On a recent weekday, students, faculty and alumni from Saint Louis University loaded up into two vans and headed to the Missouri Capitol to meet with legislators.
Some were there for a lobby day on tuition equity for immigrants. Others went to talk to lawmakers about health care, the benefits cliff affecting low-income workers and racial issues in education.
For a first-timer, advocating for issues at the Capitol can be quite the learning experience, said Jessica Trout, assistant director of advocacy and civic engagement at SLU’s Center for Social Action.
“The first time you go, it’s more exploratory, but once they’ve been there, it’s like, ‘Wait, I can do this,’” she said. “It makes people realize that our legislators are just people. Once you’re sitting down with them or their aides, you’re educating them. It’s like a meeting you would have at work — you go in prepared, but it’s just a meeting.”
As an extracurricular, SLU’s Center for Social Action offers Policy Pods, which are small groups of students who meet regularly to engage in legislative research on topics including criminal justice reform, immigration, the environment, education and disability rights. The pods also set up legislative meetings to advocate for their positions and host events to educate people on campus, among other activities.
The experience gives students an opportunity to examine how policies shape society and affect the dignity of humans, as well as how to become more directly involved in community advocacy.
At the Capitol, SLU representatives joined with other groups to address legislation that prevents some Missouri residents, including participants in the DACA (Deferred Action for Childhood Arrivals) program, from paying the resident tuition rate or receiving state-funded scholarships at public universities.
“One of the things we found with the legislators who opposed us is that they don’t hear from their constituents on this topic,” Trout said. “This policy keeps people from being able to engage in society and being given the same options to decide on their education like other students.”
One of the tenets of Catholic social teaching says that how we organize our society — in economics and politics, in law and policy — directly affects human dignity and the capacity of individuals to grow in community. The average person plays an important part in advocacy efforts, even if it’s a phone call, letter or a visit with a state legislator, or speaking up for social change on a local level.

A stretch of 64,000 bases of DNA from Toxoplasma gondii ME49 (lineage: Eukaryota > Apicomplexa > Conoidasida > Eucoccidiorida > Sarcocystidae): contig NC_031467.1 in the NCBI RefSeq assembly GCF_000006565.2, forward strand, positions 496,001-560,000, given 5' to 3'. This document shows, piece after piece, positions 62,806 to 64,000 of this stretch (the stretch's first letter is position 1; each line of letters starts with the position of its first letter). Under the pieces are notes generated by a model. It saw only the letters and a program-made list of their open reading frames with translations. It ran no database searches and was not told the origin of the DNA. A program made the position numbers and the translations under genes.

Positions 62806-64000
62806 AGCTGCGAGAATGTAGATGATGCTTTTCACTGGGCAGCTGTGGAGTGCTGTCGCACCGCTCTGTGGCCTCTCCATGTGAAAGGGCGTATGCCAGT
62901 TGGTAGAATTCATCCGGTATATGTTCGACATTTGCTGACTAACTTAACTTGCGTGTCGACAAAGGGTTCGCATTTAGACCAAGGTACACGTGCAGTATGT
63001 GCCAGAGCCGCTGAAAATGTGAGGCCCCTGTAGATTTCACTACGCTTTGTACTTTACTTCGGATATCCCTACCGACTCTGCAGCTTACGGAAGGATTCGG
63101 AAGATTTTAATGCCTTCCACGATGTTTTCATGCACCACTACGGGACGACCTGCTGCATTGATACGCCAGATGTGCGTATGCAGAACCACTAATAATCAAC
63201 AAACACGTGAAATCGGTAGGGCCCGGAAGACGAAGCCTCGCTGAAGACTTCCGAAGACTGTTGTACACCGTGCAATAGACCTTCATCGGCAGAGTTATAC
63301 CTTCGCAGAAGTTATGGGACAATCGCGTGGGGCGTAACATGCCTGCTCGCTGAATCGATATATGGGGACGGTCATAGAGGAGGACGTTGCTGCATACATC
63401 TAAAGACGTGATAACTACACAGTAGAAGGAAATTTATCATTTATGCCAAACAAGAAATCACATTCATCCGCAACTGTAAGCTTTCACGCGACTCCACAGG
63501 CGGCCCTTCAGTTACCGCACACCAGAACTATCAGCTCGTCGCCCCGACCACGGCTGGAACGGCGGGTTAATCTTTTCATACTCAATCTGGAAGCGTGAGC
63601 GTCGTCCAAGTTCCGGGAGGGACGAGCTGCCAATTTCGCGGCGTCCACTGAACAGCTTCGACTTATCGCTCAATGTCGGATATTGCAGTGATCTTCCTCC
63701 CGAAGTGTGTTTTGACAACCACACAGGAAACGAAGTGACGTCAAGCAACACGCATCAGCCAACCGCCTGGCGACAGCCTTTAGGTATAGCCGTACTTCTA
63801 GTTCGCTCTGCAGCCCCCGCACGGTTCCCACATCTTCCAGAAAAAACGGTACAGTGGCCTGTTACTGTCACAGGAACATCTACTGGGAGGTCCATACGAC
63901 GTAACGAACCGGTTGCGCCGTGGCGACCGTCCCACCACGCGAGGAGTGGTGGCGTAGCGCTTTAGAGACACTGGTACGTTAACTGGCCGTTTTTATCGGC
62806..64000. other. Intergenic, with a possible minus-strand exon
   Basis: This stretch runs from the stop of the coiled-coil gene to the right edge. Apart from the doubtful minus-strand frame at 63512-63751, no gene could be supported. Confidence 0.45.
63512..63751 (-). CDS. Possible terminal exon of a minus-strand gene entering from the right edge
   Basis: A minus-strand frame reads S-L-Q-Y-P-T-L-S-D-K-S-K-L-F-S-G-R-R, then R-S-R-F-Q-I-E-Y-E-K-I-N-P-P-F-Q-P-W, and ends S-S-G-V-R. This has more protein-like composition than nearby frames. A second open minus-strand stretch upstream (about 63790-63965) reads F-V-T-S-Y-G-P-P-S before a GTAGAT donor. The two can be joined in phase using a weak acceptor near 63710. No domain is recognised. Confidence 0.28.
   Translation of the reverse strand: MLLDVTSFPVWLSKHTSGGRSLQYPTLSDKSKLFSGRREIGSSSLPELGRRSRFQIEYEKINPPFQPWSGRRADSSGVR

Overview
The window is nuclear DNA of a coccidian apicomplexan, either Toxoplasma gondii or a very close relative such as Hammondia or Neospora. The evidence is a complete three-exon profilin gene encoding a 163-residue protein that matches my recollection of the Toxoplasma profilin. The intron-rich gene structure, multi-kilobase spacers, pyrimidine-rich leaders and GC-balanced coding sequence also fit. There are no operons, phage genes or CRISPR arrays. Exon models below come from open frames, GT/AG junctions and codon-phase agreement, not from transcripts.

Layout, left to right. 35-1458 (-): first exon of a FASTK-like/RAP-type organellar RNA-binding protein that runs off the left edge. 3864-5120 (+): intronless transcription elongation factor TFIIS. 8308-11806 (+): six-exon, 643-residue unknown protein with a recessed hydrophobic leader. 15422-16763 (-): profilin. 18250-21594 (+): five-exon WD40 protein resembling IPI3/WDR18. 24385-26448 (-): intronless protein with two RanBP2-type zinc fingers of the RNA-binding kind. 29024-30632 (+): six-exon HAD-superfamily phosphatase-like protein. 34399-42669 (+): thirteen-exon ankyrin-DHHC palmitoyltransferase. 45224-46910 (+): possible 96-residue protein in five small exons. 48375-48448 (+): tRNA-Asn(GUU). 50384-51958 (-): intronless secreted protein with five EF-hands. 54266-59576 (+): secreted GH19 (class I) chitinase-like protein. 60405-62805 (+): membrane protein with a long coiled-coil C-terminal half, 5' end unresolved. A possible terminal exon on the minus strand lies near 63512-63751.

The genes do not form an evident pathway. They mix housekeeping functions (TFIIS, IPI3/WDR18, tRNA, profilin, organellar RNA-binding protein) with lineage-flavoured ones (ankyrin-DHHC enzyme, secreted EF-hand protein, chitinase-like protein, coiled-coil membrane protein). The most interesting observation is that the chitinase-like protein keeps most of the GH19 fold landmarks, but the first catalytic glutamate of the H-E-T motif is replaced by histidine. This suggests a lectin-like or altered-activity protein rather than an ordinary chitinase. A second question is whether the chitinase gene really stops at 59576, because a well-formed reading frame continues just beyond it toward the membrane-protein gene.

Deacon Sam Lee, who has worked as a professional lobbyist in Jefferson City for 40 years, said regular citizens have the ability to affect real change with public policy, especially at the state level.
“State law has more influence on our everyday lives than federal law,” he said. “I love when we have citizen lobbyists come to the Capitol. Legislators hear from me all the time, but when they hear from regular citizens, especially those who have an expertise in certain areas, they pay attention. If a lawmaker is hearing from even a handful of constituents, they pay attention to that. That’s how laws are changed or modified or passed.”
Addressing the benefits cliff
Catholic Charities of St. Louis sees first-hand the effects of the benefits cliff — a term for when an individual loses out on public benefits (such as SNAP, TANF or child care subsidy) because of a minor wage increase. Often, the raise isn’t enough to sustain a person’s livelihood, even with the pay increase.
Catholic Charities is following legislation addressing the underlying problems with the benefits cliff, said Deacon Tyler McClay, who joined Catholic Charities in 2022 as director of advocacy. Sen. Mary Elizabeth Coleman, R-Arnold, is sponsoring a bill (SB 82) to establish a transitional benefits program to provide a transition to self-sufficiency while incentivizing work and financial stability. (A similar bill is being sponsored in the House, HB 719.)